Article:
Daniel Gueguen

The EU Internal Market is based on a fundamental principle: a single marketplace that ensures the free movement of goods, people, businesses and services. This means getting rid of as many trade barriers as possible – technical, fiscal and legal.

To achieve this, the principal building block was ‘harmonisation’. Via directives adopted by the EU legislator, one common regulatory framework applies across every Member State. Fragmentation of markets is abolished, or reduced to a minimum.

Above all, harmonisation is a business-friendly approach: it gets rid of red tape, allowing companies across all sectors to contribute to economic growth and innovation, ultimately benefiting citizens. This is the cornerstone of the European project.

However, recent cases suggest the EU Institutions are stepping back from this approach

The goal of harmonisation is still valid in theory, but there is a noticeable trend towards ‘carving out’ certain industries who will, in practice, be forced to respect higher standards under other legislation, as we can see in the proposal for a Trade Secrets Directive, currently being debated in trilogues by the Council, European Parliament (EP) and Commission.

This noble initiative recognises the importance of European companies being able to protect their business know-how from competitors, proposing a harmonised definition of a ‘trade secret’ that would apply across all 28 EU Member States.

However, the Council and the EP both wish to amend the Commission’s draft by inserting a provision that effectively denies full protection to trade secrets where stricter standards are imposed under other EU or national legislation. This goes against the spirit of the proposal.

As a result, some industries would be subject to unequal treatment, not being entitled to benefit from this new regime in practice, and therefore at risk of losing their trade secrets.

Take the example of the Clinical Trials Regulation (2014): this legislation adopted in 2014 requires the reporting of certain clinical trial data. Some stakeholders (e.g. NGOs) are exploiting the vague formulations in this Regulation and putting pressure for a more comprehensive obligation that would necessitate publication of sensitive commercial know-how.

The revised Tobacco Products Directive is also a case in point. Despite the lip-service paid to the importance of trade secret protection in the basic text, the reporting obligations built into the secondary legislation (implementing acts) force manufacturers to disclose information that is not fully owned by them, but by their suppliers. These enhanced obligations could result in confidential information ending up in the hands of competitors – or worse, counterfeiters.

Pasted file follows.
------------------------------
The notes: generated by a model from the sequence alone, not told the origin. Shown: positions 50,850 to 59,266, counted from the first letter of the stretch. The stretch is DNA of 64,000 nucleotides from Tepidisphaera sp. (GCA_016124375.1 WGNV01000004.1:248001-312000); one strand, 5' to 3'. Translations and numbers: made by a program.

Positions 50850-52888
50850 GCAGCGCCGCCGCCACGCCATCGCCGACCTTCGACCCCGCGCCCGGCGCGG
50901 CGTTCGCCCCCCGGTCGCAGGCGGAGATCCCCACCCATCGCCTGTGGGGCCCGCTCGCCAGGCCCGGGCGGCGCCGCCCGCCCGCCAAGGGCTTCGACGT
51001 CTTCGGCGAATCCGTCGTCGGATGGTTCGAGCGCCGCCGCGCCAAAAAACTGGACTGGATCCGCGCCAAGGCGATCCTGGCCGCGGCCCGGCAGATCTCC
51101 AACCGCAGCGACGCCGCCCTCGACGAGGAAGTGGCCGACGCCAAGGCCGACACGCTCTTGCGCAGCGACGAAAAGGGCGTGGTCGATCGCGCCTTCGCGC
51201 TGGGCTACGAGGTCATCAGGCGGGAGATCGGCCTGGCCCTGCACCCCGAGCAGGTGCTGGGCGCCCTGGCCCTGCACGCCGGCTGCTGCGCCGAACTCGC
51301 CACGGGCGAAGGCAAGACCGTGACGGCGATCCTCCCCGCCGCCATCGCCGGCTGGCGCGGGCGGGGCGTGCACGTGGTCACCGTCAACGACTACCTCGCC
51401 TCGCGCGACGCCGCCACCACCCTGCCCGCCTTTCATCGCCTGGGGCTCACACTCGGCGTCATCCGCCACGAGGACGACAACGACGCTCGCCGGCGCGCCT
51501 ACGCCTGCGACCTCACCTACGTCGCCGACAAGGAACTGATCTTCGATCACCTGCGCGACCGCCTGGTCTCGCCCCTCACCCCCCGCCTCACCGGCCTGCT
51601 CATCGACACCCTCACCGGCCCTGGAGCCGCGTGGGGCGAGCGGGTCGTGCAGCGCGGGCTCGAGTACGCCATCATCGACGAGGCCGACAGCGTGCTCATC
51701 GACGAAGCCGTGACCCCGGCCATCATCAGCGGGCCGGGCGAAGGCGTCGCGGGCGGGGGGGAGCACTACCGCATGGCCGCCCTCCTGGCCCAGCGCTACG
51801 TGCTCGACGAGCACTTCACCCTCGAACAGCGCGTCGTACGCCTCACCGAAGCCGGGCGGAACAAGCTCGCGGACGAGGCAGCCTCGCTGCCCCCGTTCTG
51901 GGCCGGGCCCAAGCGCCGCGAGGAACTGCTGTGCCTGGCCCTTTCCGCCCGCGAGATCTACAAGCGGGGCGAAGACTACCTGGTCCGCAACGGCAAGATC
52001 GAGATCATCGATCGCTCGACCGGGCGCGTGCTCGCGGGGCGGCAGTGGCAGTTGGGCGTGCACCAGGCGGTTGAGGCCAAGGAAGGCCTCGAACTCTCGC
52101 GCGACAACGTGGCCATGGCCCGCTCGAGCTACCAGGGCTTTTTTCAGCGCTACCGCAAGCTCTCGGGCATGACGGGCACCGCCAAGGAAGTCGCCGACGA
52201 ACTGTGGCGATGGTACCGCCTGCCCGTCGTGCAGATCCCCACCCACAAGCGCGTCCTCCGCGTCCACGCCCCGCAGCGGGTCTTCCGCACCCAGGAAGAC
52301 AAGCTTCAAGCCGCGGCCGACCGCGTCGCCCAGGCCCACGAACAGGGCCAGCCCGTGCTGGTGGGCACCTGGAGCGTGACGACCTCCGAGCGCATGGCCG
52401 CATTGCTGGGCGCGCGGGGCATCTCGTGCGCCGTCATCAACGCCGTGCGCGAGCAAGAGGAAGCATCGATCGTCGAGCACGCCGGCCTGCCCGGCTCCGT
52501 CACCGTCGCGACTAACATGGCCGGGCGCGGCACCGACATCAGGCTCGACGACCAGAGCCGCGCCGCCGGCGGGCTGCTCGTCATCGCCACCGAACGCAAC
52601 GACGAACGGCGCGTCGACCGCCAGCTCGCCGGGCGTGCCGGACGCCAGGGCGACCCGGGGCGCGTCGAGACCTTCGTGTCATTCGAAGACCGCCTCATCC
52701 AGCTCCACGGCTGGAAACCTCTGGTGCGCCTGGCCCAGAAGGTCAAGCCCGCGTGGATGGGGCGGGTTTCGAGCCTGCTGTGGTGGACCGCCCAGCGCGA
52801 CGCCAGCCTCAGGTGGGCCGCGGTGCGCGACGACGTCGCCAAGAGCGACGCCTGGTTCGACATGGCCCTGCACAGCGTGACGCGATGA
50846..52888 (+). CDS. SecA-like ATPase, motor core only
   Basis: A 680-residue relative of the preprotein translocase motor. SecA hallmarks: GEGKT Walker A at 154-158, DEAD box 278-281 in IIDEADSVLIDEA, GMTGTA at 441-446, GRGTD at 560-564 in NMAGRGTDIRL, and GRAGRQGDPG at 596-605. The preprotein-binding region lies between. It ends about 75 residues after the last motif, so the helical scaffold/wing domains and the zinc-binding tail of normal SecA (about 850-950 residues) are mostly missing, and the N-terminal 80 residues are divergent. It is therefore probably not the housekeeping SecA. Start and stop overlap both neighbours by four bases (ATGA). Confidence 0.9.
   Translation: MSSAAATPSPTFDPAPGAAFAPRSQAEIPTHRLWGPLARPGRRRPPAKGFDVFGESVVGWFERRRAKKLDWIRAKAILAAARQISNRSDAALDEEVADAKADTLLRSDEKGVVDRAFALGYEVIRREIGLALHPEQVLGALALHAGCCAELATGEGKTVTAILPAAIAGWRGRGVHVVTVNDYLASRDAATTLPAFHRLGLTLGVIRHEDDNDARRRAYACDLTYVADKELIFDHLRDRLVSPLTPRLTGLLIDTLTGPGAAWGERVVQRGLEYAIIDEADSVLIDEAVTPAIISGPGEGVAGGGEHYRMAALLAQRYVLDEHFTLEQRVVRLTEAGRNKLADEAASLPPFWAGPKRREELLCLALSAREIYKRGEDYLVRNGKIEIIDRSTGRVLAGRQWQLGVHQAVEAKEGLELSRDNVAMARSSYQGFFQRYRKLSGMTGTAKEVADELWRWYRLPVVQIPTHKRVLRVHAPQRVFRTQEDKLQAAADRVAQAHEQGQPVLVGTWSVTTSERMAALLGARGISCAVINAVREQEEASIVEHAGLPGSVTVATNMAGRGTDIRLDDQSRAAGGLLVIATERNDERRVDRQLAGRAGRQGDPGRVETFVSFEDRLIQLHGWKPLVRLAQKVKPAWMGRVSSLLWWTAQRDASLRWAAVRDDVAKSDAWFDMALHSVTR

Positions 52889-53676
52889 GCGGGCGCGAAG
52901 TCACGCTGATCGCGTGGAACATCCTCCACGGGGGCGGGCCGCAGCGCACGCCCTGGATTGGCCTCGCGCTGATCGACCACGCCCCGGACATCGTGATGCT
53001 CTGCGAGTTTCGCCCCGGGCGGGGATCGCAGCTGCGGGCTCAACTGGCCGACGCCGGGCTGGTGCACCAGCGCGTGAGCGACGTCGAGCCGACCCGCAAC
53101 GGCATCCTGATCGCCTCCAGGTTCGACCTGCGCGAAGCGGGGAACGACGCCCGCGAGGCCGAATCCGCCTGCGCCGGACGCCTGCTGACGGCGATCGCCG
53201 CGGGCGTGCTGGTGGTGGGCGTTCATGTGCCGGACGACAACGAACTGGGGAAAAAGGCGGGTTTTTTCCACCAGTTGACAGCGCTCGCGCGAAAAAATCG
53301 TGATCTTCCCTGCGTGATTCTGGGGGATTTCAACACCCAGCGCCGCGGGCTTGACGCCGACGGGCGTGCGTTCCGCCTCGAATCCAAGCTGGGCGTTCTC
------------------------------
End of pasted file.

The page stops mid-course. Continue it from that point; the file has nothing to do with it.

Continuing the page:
Under the Regulation on Energy Market Transparency (REMIT), energy companies are required to report significant details of their transactions and orders in relation to wholesale energy products, including commercially sensitive information like the price, quantity, date and time of trades.

We also cannot forget to mention the proposed Transatlantic Trade and Investment Partnership (T-TIP), where there is a general risk of EU standards on intellectual property (and other aspects) being watered down to the benefit of US rules.

On top of this, it must be recalled that the Trade Secrets proposal is being discussed in informal first-reading trilogues, in extremely opaque and secretive conditions, with only a handful of decision-makers around the table. Public documents are rare and stakeholders are left in the dark. All in all, it is a classic case of poor regulation.

The four examples above – and there are certainly others (e.g. GMOs) – illustrate the dangers of dismantling the single market, the main success story of the European Union. It requires a reaction. One of the first initiatives should be the main sectors affected by this issue coming together and taking joint action to promote their shared interests as well as the general interest of the EU.



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